In his column about imprisoned actor Robert Downey Jr. [op-ed, Aug. 10], Richard Cohen states that "most hard-core users are poor, often minority group members." This is untrue. Statistics available from the National Institute on Drug Abuse show that addiction slices evenly through all socioeconomic strata. The primary difference is that minorities and the poor are far more likely to be incarcerated for drug-law violations, because they are less able to afford skilled lawyers. Like Cohen, I fail to see the logic in incarcerating people for using drugs. I also fail to see the logic in maintaining the pervasive black market created by our failed prohibitionist policies. Savage penalties for drug dealers have given us the world's highest incarceration rate without reducing supply or demand for drugs.

-- Patrick Froehlich

It is a common complaint among those opposed to further gun-control measures that the current laws are not well enforced. Those on the left ignore this fact and constantly call for more gun laws whenever a tragedy strikes.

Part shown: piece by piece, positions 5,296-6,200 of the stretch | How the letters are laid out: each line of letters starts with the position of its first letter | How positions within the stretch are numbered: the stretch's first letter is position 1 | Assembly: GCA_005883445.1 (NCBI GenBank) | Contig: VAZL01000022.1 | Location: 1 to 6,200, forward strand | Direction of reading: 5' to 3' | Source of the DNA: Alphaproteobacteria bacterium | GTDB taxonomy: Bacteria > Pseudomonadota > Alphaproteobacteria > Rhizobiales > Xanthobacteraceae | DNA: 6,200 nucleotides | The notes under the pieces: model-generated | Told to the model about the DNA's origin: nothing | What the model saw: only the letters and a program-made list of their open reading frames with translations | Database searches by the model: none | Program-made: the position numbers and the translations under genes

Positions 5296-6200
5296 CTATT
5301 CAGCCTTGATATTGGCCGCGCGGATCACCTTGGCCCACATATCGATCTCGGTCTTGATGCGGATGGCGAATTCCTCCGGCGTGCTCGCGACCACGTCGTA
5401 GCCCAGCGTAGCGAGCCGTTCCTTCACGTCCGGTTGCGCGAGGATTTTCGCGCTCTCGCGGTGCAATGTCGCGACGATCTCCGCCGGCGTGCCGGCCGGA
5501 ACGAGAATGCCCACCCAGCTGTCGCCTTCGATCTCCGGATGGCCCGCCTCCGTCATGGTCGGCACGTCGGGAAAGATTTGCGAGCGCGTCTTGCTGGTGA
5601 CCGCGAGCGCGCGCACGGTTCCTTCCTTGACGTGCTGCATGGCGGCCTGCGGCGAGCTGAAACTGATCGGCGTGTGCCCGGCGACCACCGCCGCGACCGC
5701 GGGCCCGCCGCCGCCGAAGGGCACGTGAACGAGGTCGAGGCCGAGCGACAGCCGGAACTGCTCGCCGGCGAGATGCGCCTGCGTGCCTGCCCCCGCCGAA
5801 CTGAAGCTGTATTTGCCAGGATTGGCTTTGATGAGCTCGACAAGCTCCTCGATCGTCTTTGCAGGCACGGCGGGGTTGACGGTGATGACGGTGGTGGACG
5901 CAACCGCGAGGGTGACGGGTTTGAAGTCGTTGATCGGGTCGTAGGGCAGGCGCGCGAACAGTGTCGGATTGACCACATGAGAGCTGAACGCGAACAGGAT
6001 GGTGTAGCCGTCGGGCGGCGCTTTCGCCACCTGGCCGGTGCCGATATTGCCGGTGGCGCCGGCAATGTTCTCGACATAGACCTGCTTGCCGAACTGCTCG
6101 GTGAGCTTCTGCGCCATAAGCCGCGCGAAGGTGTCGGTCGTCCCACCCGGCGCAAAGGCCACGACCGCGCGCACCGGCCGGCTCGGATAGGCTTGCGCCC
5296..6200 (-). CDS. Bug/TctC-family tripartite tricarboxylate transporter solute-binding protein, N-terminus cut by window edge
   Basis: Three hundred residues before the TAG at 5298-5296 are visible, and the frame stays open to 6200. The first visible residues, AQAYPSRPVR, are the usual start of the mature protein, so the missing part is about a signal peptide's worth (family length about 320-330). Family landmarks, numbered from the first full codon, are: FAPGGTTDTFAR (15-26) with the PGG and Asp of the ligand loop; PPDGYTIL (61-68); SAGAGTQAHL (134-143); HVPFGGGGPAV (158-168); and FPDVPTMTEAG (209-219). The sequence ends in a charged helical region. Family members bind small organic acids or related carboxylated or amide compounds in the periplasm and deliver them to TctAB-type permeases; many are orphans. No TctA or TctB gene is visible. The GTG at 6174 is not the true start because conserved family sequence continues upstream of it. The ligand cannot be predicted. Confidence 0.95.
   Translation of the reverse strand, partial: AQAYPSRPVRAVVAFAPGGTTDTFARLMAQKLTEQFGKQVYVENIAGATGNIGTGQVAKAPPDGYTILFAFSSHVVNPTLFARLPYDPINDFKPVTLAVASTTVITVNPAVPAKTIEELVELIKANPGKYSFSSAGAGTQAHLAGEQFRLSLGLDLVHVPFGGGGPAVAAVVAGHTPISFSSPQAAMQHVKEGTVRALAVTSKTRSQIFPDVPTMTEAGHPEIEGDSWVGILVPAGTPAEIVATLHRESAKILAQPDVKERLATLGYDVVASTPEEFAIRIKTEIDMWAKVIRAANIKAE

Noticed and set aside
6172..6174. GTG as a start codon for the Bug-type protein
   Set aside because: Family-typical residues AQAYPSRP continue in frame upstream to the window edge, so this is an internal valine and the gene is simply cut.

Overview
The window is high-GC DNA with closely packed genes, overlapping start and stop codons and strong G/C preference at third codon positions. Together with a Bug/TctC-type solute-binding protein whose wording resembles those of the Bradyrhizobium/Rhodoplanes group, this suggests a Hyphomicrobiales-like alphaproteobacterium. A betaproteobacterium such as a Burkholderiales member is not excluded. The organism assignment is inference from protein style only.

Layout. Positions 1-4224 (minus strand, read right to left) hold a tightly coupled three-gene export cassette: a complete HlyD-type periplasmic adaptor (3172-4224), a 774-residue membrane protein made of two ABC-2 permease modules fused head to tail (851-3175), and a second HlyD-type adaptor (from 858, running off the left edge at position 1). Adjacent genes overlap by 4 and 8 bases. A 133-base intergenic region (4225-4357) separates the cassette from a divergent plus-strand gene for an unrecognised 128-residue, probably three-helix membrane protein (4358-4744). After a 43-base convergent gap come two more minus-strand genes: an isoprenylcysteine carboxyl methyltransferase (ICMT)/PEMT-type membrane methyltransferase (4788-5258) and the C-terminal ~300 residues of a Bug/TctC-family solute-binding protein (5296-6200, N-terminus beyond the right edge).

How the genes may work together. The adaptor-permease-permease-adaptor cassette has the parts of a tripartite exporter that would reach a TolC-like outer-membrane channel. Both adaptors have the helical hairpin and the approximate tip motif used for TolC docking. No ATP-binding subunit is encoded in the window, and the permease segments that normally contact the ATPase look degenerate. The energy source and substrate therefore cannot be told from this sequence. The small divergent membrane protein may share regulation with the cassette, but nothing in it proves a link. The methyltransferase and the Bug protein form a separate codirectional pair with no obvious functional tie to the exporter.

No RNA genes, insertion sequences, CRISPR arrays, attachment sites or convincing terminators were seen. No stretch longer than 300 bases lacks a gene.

It's a pity, then, that Richard Cohen focuses on what a "nice guy" in need of drug treatment Robert Downey Jr. seems to be, while ignoring the weapons charges against him.

Reports of his most recent arrest -- which has led to a three-year prison sentence for violating the terms of his probation -- included the fact that he had a loaded weapon along with heroin in his car with him. Cohen would leave Downey in treatment, which he has repeatedly failed, and unwittingly wait for him to mix drugs and guns more toxicly.

Sadly, perhaps it is time Downey thought about his actions in jail. Maybe it's also time Cohen and other gun-control advocates thought about the consequences of ignoring the gun laws we already have. In Downey's case, at least the laws have succeeded -- for now.

-- Jeffrey Heinzmann